A hug, besides making you feel loved, warm and fuzzy, can have therapeutic benefits as well. It can help boost your immunity and fight off stress, say researchers at the Carnegie Mellon University. Some more social support from the people around and some hugs, they suggest, can help those prone to infections related to stress get over their problems.
“We know that people experiencing ongoing conflicts with others are less able to fight off cold viruses. We also know that people who report having social support are partly protected from the effects of stress on psychological states, such as depression and anxiety,” said Sheldon Cohen, the Robert E. Doherty University professor of psychology at CMU.
Cohen and his team chose to “study hugging as an example of social support because hugs are typically a marker of having a more intimate and close relationship with another person.”
“The apparent protective effect of hugs may be attributable to the physical contact itself or to hugging being a behavioral indicator of support and intimacy. Either way, those who receive more hugs are somewhat protected from infection and illness-related symptoms,” said Cohen.
The study was aimed at finding out how much protection social support provides against stress and vulnerability of an individual to diseases like flu and colds.
“The study suggests that people who have relationships that are intimate enough that they’re getting hugged are protected, and that hugging is one indicator of that,” Cohen said in an interview.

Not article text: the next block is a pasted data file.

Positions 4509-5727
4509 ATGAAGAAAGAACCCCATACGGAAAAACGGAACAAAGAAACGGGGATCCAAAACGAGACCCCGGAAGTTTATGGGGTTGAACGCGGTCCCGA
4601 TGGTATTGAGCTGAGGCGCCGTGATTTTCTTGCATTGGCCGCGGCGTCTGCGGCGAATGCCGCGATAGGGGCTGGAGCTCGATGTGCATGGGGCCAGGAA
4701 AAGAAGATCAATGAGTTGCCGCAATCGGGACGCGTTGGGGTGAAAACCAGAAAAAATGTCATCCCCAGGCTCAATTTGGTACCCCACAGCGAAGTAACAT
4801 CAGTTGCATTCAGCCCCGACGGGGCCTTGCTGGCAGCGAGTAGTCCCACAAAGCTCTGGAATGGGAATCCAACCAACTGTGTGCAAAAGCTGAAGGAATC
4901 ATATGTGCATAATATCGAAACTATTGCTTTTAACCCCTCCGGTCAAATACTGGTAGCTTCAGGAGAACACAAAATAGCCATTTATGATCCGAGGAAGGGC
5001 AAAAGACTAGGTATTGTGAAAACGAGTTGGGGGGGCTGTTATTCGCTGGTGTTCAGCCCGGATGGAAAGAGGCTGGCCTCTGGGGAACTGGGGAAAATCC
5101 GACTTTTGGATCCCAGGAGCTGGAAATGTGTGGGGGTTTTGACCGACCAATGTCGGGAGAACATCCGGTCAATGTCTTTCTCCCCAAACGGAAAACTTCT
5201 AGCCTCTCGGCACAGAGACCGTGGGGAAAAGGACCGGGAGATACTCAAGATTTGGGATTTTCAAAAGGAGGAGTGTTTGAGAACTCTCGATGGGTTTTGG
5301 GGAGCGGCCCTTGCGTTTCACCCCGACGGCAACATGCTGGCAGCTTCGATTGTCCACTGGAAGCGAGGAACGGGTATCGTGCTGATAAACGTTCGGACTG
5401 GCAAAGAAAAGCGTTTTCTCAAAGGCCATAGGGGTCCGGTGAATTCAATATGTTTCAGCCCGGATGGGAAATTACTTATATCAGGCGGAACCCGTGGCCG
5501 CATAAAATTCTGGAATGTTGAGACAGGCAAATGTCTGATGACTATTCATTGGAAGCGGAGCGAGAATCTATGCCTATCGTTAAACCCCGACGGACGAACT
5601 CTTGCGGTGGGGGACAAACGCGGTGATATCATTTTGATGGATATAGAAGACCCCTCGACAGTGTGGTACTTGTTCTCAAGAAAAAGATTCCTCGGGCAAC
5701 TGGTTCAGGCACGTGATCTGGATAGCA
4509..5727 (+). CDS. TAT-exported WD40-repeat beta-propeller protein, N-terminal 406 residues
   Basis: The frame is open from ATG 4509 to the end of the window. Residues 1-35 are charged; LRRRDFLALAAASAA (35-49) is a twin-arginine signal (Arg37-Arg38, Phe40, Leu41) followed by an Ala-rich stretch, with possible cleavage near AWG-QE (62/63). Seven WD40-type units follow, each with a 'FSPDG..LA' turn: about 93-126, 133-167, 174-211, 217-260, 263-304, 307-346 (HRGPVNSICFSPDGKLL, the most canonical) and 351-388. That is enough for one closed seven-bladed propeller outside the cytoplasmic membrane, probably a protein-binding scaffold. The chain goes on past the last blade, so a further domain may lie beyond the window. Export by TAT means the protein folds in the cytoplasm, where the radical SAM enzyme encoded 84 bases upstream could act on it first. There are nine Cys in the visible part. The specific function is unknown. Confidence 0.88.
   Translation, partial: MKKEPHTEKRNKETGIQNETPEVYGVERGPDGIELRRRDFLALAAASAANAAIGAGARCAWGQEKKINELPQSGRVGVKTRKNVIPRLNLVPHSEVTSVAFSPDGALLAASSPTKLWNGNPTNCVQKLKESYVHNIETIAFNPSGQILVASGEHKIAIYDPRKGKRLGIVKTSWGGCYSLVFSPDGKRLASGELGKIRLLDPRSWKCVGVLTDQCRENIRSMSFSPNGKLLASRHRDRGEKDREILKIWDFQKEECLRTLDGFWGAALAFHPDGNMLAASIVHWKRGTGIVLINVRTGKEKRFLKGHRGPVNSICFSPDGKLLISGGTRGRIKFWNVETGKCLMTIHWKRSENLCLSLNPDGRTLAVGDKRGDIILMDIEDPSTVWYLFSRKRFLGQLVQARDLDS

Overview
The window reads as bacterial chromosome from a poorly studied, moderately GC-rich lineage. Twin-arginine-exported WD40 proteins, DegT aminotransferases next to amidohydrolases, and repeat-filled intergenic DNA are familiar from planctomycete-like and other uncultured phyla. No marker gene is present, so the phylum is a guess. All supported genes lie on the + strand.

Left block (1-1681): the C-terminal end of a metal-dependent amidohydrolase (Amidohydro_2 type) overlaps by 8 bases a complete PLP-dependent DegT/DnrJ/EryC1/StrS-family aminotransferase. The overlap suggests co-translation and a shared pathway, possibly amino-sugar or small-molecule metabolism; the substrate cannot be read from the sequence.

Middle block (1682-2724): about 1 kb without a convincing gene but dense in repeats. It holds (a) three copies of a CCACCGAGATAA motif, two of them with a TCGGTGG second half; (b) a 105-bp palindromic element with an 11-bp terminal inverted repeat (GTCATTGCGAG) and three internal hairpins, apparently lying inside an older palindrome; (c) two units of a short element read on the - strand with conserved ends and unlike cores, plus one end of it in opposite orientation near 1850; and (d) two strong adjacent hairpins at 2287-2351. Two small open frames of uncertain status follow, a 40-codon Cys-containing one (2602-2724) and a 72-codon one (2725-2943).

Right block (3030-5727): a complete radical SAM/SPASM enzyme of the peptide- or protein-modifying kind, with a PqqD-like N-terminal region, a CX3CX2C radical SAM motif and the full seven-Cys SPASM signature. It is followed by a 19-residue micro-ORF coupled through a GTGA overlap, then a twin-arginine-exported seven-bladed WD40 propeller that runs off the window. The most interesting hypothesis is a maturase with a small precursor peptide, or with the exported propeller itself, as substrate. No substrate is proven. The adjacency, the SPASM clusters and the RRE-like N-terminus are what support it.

However, it is not as simple as it sounds. The team of researchers studied the number of hugs and the level of interaction people experienced over a period of two weeks before they were exposed to viruses. The average person in the study said he or she received at least one hug on 68 percent of the 14 days. Only 20 percent of them were married.
Further, the team also mentioned that their study and its findings hold good for those under chronic stress (like perhaps grappling with the death of a loved one or a bad marriage) and not those facing short term stress.
If you are looking for more reasons to go and wrap your arms around loved ones, let us remind you that hugs also help fight feelings of loneliness, fight gloom and lower blood pressure!
The findings of the research were first published in the journal Psychological Science.